Columbo (1971–2003)
7.6/10
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29 user 6 critic

Ransom for a Dead Man 

A brilliant tort attorney gets rid of her boring husband by faking his kidnapping and keeping the ransom. The FBI may be fooled, but not Columbo.

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Writers:

(teleplay by), (story by) | 3 more credits »
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Cast

Episode cast overview, first billed only:
...
...
...
Michael Clark
...
Patricia Mattick ...
Margaret Williams
...
Hammond
...
Phil
Charles Macaulay ...
Richard
Hank Brandt ...
Attorney (as Henry Brandt)
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Pat (as Jeane Byron)
...
Perkins
Norma Connolly ...
Celia
Harlan Warde ...
Paul Williams
Bill Walker ...
Crowell
...
Bert
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Storyline

Leslie Williams, a brilliant tort attorney is bored by her husband, a respected member of the state supreme court. After trading on his famous name to get ahead, she tries to get her freedom by murdering him and concocts a scheme to make it appear that he's been kidnapped and held for ransom. After she pays the ransom to herself, his dead body is found. She may have fooled the FBI but not Lt. Columbo, who is aided by her vengeful stepdaughter. Written by duke1029@aol.com

Plot Summary | Plot Synopsis


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Release Date:

1 March 1971 (USA)  »

Company Credits

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Technical Specs

Runtime:

Sound Mix:

Color:

(Technicolor)

Aspect Ratio:

1.33 : 1
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Did You Know?

Trivia

The plane Columbo and Leslie Williams are flying in is a 1968 Beech 36 Fixed wing single engine, registration number; N7835R. See more »

Goofs

At the beginning Leslie Williams is shown constructing the bogus ransom letter without wearing any gloves. Her fingerprints would have been all over it, showing that it was she who had actually made the letter. See more »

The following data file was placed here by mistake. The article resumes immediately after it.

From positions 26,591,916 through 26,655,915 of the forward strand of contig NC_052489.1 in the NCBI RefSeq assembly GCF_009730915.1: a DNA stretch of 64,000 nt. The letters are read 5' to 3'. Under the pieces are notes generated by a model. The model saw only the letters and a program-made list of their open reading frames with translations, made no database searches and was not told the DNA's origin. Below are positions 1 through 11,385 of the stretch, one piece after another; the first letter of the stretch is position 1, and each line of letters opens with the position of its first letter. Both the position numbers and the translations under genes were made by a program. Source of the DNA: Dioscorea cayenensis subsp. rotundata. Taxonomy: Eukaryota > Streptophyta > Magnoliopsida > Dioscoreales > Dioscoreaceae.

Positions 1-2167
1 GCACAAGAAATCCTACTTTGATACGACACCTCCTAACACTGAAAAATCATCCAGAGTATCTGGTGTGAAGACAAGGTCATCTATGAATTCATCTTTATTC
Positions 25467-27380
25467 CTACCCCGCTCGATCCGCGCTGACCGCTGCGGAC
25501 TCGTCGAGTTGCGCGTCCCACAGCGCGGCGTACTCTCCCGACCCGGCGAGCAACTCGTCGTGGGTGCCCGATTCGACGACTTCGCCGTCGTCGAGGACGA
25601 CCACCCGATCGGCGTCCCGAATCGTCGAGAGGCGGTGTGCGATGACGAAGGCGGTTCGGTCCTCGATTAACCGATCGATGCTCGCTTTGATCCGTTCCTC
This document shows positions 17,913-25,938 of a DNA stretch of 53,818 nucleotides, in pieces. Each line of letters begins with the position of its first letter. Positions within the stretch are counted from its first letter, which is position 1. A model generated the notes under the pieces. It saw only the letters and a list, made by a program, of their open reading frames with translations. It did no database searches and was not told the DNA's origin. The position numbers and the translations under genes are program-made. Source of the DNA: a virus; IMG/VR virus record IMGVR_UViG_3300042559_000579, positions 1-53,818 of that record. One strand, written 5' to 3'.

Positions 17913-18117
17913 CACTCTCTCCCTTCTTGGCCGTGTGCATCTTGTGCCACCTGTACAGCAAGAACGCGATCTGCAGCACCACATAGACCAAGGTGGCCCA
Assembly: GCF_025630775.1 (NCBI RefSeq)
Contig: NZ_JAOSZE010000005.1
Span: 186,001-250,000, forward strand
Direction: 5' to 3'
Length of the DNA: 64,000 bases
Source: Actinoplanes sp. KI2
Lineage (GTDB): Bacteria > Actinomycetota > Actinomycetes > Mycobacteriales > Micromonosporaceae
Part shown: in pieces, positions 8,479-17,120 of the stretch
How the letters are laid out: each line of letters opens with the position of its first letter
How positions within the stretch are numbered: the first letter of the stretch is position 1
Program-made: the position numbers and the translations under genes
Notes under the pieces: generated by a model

Quotes

Lt. Columbo: I don't know how you do it.
Michael Clark: Do what?
Lt. Columbo: Work for a woman.
See more »

Connections

Features Double Indemnity (1944) See more »

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User Reviews

"From one old bag to another......."
13 January 2002 | by (Down the pub with Leopold Alcocks) – See all my reviews

A distinct improvement on PRESCRIPTION: MURDER, especially in the visual field: this was actually released in cinemas in Britain, in 1973, and it's easy to see why. Despite some gimmicky camera effects, dating the show as the product of the early 70's (but why the hell not), the style of the visuals, particularly the opening murder scene, and the atmospheric music lend the TV production an enjoyable air of assured professionalism more associated with the big screen. (Especially, one might add, with Hitchcock, whom Levinson and Link had previously written for.) Lee Grant is a simply superb adversary, coldly beautiful and never once descending to the "chink-in-the-armour" factor that let down some of the later COLUMBO murderesses. Falk looks no different in this second pilot (in effect a special, anticipating the series' current status) than he would in the series, and has also raised his voice above the near monotone employed in PRESCRIPTION: MURDER, although his loss of temper with Grant's obnoxious stepdaughter is quite unlike the easy-going Lieutenant we all know.


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